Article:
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How to position the PowerShell window on screen?

M

Marc Scheuner

#1
Folks,

Another potentially embarrassing and stupid question: how can I add
some Powershell magic lines of code to my profile so that the
PowerShell window appears in the bottom right hand corner of my
screen? (preferably these lines should be so smart as to deal with
various screen resolutions, too - on my notebook and my 24" desktop
screen, for instance).

I looked at various properties of $Host, $Host.UI, $Host.UI.RawUI, but
couldn't really figure out anything that seemed to make sense......

Thanks for any hints and pointers!
Marc
 

My Computer

J
#2
On Jan 23, 1:03 pm, Marc Scheuner <no.s...@xxxxxx> wrote:

> Folks,
>
> Another potentially embarrassing and stupid question: how can I add
> some Powershell magic lines of code to my profile so that the
> PowerShell window appears in the bottom right hand corner of my
> screen? (preferably these lines should be so smart as to deal with
> various screen resolutions, too - on my notebook and my 24" desktop
> screen, for instance).
>
> I looked at various properties of $Host, $Host.UI, $Host.UI.RawUI, but
> couldn't really figure out anything that seemed to make sense......
>
> Thanks for any hints and pointers!
> Marc
Marc,

I decided to work out a way to do this, but I have to warn you that
this isn't exactly a simple solution. This is one of those situations
that I hope someone else out there has a much easier way of doing
this. I ended up using Win32 API functions through some C# code that
I compile at run-time. I tried to make the Window functions fairly
general in case you might have any other uses for them.

This creates an assembly in your $home directory that contains the
compiled C# code. The complexity of this solution comes from needing
to account for where the taskbar is, and whether or not its "Auto-
hide" setting is set.

Here you go. I hope at least you have a good laugh over it.

# Move-Window

$cSharpCodeProvider = `
New-Object Microsoft.CSharp.CSharpCodeProvider

$parameters = `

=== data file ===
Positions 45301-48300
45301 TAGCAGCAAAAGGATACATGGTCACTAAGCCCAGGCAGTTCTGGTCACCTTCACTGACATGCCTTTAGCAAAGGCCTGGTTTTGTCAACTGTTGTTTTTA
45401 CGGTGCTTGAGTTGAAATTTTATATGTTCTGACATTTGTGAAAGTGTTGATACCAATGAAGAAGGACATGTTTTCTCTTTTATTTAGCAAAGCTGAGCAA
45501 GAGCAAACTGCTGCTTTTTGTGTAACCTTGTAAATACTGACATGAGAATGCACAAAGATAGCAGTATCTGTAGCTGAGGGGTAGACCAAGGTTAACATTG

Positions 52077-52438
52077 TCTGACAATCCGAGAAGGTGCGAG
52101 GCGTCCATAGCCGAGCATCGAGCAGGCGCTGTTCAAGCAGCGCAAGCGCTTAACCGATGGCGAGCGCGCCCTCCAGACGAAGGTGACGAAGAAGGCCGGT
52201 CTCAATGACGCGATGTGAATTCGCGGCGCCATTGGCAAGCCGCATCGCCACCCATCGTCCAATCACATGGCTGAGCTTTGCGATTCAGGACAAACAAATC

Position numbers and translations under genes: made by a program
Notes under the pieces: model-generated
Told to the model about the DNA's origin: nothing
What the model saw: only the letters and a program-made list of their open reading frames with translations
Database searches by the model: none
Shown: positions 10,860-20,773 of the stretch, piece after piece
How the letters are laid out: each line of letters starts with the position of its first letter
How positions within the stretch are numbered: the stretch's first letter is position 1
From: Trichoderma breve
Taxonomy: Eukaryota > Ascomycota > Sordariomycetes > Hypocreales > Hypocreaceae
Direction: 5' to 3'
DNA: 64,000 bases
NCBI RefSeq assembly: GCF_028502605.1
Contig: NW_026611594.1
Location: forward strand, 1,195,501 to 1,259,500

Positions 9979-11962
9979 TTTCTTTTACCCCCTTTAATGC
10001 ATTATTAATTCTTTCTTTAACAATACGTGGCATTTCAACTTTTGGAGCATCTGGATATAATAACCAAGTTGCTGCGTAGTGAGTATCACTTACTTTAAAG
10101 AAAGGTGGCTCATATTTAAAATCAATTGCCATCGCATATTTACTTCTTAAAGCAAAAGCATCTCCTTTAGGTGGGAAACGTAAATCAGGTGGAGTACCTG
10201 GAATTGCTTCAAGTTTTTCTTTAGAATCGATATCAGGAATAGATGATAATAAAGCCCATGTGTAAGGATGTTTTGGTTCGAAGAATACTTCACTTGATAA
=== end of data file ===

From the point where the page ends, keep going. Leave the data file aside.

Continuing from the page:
New-Object System.CodeDom.Compiler.CompilerParameters
$parameters.GenerateInMemory = $true
$parameters.GenerateExecutable = $false
$parameters.OutputAssembly = "Custom.dll"

# create a strongly-named assembly
$cr = $cSharpCodeProvider.CompileAssemblyFromSource( $parameters,
@"
using System;
using System.Runtime.InteropServices;

namespace Win32Api
{
public class WindowSizeUtilities
{
private enum ApplicationBarMessage : int
{
GetState = 4,
GetTaskBarPosition = 5
}

private enum ApplicationBarState : int
{
Manual,
AutoHide,
AlwaysOnTop,
AutoHideAndOnTop,
}

public enum ApplicationBarEdge : int
{
Left,
Top,
Right,
Bottom
}

[StructLayout(LayoutKind.Sequential)]
private struct ApplicationBarData
{
public int Size;
public IntPtr Handle;
public int CallbackMessage;
public ApplicationBarEdge Edge;
public Rectangle Rectangle;
public IntPtr Param;
}

[StructLayout(LayoutKind.Sequential)]
public struct Rectangle
{
public int X;
public int Y;
public int Left;
public int Bottom;
}

[DllImport("shell32")]
static extern uint SHAppBarMessage(
ApplicationBarMessage dwMessage,
ref ApplicationBarData pData );

[DllImport("user32.dll")]
public static extern bool GetWindowRect(
IntPtr hWnd,
out Rectangle rectangle );

[DllImport("user32.dll")]
public static extern int SetWindowPos(
IntPtr hWnd,
IntPtr hWndInsertAfter,
int x,
int y,
int cx,
int cy,
uint uFlags );

public static void GetTaskBarPosition(
ref bool autoHide,
ref ApplicationBarEdge edge,
ref int x,
ref int y,
ref int width,
ref int height )
{
ApplicationBarData applicationBarData =
new ApplicationBarData();

uint result =
SHAppBarMessage(
ApplicationBarMessage.GetState,
ref applicationBarData );

switch ( (ApplicationBarState)result )
{
case ApplicationBarState.Manual:
case ApplicationBarState.AlwaysOnTop:
autoHide = false;
break;
case ApplicationBarState.AutoHide:
case ApplicationBarState.AutoHideAndOnTop:
autoHide = true;
break;
default:
autoHide = false;
break;
}

applicationBarData =
new ApplicationBarData();

SHAppBarMessage(
ApplicationBarMessage.GetTaskBarPosition,
ref applicationBarData );

edge = applicationBarData.Edge;

x = applicationBarData.Rectangle.X;
y = applicationBarData.Rectangle.Y;
width = applicationBarData.Rectangle.Left -
applicationBarData.Rectangle.X;
height = applicationBarData.Rectangle.Bottom -
applicationBarData.Rectangle.Y;
}

public static void GetWindowPosition(
IntPtr hWnd,
ref int x,
ref int y,
ref int width,
ref int height )
{
Rectangle windowRectangle = new Rectangle();
GetWindowRect( hWnd, out windowRectangle );

x = windowRectangle.X;
y = windowRectangle.Y;
width = windowRectangle.Left - windowRectangle.X;
height = windowRectangle.Bottom - windowRectangle.X;
}

public static void SetWindowPosition(
IntPtr hWnd,
int x,
int y,
int width,
int height,
uint uFlags )
{
SetWindowPos(
hWnd,
(IntPtr)null,
x, y,
width, height,
(uint)uFlags );
}
}
}
"@ )

$taskbarAutoHide = $false
$taskbarEdge = 0
$taskbarX = 0
$taskbarY = 0
$taskbarWidth = 0
$taskbarHeight = 0

# get the taskbar position information
[Win32Api.WindowSizeUtilities]::GetTaskBarPosition(
[ref]$taskbarAutoHide,
[ref]$taskbarEdge,
[ref]$taskbarX,
[ref]$taskbarY,
[ref]$taskbarWidth,
[ref]$taskbarHeight )

# get the PowerShell window handle